WASHINGTON (4/27/09)--With the national unemployment rate at 8.5%--a level not seen since 1983--scam artists capitalize on the vulnerability of job-seekers using new and improved work-at-home scams (U.S. News & World Report Apr. 20).
Be on the lookout for some of these more common themes:
Mystery shopper scams. While legitimate secret shopper services do exist, know the signs of a fraud. First, the scammer sends you a fake check, often thousands of dollars, with instructions to deposit the check in your account. You're then told to use some of it to make purchases during your mystery shopping, deduct a commission, and send some funds back to cover fees. If you do, you'll wind up draining money from your own account. Real mystery shopper employers don't send checks before the work is completed, and you're never asked to wire money back for fees to the employer.
Advance fee for small business start-up. Con artists convince you to invest a few thousand dollars and promise to provide you with inventory and materials. The materials rarely arrive, and, if they do, they're completely useless and you're left thousands in the hole.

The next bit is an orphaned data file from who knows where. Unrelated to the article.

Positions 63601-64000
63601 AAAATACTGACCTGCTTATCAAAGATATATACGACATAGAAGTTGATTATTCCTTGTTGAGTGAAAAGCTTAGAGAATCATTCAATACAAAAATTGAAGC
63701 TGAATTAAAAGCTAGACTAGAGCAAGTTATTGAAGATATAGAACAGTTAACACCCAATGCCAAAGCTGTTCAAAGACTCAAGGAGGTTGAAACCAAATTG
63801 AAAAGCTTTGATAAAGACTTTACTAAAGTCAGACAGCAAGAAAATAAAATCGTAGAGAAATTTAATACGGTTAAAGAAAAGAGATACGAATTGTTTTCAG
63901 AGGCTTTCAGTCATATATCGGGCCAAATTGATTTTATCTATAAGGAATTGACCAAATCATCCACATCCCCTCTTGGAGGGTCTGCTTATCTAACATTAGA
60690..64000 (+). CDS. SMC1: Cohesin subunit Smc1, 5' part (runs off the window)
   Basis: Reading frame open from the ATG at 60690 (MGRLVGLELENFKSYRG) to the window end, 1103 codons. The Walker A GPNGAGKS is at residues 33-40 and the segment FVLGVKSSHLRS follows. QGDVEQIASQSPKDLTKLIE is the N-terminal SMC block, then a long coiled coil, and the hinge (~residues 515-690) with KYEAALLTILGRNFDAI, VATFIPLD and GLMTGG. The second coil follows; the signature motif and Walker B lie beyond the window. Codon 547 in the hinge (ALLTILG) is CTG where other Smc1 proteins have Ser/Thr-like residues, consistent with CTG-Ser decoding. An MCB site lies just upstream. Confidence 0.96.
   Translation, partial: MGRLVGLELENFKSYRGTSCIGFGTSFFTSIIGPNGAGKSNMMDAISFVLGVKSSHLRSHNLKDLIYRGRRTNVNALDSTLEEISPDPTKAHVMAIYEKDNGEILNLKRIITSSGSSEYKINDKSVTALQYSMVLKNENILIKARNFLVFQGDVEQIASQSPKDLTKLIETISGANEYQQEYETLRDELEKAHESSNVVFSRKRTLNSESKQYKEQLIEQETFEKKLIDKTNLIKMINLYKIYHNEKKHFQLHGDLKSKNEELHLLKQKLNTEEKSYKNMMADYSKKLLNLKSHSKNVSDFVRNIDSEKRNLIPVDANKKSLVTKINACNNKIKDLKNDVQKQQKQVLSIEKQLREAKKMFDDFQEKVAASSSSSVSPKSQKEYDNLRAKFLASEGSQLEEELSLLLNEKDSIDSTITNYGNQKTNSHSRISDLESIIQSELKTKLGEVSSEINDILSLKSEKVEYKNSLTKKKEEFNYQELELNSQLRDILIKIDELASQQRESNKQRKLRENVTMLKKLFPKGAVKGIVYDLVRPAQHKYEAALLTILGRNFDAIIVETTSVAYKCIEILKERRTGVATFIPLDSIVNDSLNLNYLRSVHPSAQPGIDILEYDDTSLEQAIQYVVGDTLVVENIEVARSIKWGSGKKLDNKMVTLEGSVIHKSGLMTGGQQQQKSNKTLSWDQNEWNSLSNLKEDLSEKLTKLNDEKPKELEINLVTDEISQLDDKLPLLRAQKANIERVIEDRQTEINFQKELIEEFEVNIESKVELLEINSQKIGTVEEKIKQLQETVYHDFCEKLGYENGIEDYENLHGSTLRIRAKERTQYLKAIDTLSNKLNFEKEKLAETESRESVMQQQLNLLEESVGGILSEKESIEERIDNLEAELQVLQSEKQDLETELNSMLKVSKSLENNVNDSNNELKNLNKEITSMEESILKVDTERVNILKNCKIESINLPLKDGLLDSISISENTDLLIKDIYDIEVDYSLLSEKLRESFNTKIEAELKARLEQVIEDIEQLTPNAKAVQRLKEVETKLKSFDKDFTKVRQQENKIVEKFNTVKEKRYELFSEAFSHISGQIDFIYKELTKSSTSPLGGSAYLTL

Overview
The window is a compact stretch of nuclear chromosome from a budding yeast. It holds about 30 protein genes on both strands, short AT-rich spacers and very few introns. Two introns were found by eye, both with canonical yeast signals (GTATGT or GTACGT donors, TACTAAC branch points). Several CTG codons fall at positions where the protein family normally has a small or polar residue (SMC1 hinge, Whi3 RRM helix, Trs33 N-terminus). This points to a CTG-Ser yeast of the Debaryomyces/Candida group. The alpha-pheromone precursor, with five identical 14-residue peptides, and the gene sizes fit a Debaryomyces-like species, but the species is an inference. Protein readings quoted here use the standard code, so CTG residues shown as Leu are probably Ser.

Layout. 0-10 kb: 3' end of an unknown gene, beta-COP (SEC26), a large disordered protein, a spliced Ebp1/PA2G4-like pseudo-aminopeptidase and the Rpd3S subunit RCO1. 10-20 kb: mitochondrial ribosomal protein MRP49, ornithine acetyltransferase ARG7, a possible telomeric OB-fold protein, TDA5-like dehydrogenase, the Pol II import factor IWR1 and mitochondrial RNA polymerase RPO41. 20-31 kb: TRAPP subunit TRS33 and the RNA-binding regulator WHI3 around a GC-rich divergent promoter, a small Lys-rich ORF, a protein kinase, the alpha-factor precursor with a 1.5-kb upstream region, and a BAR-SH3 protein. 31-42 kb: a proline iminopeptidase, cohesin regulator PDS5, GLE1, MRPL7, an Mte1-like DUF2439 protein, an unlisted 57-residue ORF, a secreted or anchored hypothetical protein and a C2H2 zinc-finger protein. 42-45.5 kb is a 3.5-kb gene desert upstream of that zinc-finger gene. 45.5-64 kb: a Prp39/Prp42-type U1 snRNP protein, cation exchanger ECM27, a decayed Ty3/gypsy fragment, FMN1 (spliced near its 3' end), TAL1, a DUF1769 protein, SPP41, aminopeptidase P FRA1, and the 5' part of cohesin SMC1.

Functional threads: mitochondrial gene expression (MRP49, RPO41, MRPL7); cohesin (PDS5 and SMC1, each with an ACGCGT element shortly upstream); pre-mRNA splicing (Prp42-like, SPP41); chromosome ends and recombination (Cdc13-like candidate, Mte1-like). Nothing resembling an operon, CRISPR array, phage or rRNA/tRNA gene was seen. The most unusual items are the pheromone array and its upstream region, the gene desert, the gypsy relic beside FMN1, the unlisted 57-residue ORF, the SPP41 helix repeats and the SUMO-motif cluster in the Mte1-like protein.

Pyramid schemes. In these schemes, you're hired as a distributor and you invest in promotional materials and product inventories. They offer you more money for recruiting friends and family as distributors. These are get-rich-quick scams that seem profitable as the pyramid builds, but once it crumbles the only people getting rich are the crooks who crafted it.
To protect yourself from these and other scams, the National Consumers League's Internet Fraud Watch offers these guidelines:
Know the company you're dealing with and what it is really offering;
Don't believe promises of easy and big profits;
Be cautious about any unsolicited e-mail you receive with offers to work at home;
Get references from others about the business and the work; and
Be wary of any "advance payment" checks. Most legitimate businesses pay you after you do the work.
Always check with the Better Business Bureau at bbb.org to determine if the business is legitimate. And remember, if an offer seems too good to be true, it probably is. For more information, read, "If It Looks Too Good to Be True ... Recognizing and Preventing Mail Fraud," in Home & Family Finance Resource Center.
courtesy of cuna.org